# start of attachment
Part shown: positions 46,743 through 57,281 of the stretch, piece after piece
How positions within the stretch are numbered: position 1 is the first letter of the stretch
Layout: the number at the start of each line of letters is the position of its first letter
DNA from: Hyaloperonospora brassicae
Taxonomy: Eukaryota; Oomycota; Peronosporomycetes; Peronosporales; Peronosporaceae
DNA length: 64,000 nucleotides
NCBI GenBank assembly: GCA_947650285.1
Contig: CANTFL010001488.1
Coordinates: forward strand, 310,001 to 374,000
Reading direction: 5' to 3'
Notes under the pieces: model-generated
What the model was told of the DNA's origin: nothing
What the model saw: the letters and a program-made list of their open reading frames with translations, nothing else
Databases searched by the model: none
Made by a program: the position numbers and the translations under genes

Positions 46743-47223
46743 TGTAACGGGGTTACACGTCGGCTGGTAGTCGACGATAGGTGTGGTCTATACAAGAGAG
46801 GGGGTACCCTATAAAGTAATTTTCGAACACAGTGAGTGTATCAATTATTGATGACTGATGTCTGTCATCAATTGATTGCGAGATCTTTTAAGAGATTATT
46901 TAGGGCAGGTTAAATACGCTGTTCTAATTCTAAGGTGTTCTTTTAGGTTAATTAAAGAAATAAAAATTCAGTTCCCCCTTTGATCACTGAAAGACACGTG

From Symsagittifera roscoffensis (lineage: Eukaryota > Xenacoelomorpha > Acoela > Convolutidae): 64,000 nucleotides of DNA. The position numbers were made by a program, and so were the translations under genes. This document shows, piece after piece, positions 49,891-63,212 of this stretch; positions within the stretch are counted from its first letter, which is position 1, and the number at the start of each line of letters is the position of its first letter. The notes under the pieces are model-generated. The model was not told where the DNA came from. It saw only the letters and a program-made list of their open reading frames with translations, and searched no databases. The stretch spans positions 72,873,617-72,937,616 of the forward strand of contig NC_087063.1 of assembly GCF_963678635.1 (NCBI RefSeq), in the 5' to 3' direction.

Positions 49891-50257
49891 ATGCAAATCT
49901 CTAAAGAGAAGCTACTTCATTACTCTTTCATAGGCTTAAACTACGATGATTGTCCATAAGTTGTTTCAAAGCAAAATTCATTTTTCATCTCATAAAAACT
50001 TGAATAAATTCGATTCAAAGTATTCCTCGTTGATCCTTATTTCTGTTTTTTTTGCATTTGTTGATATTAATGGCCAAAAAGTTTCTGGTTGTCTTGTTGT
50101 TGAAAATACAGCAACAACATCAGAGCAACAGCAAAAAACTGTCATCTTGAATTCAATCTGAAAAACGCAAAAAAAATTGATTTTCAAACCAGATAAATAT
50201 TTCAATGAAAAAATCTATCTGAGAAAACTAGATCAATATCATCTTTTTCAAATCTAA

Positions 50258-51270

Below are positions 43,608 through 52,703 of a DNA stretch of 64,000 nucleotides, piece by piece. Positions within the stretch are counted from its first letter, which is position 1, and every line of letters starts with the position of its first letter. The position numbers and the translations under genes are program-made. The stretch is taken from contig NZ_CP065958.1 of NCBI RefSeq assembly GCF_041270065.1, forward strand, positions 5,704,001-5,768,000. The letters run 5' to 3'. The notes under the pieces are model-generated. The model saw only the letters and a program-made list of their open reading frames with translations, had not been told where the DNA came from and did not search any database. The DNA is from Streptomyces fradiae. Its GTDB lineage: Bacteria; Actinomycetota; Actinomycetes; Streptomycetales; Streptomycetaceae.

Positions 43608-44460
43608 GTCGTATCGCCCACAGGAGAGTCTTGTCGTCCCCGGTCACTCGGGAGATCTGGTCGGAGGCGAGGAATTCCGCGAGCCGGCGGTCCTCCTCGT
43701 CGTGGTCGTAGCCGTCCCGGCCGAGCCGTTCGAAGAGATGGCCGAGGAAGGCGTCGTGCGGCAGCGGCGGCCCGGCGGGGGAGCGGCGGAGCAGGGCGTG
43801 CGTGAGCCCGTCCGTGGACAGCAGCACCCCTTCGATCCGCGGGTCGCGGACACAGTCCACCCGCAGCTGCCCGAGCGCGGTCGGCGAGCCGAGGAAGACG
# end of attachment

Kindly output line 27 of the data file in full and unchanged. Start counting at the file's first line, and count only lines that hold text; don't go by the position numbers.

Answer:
Positions 50258-51270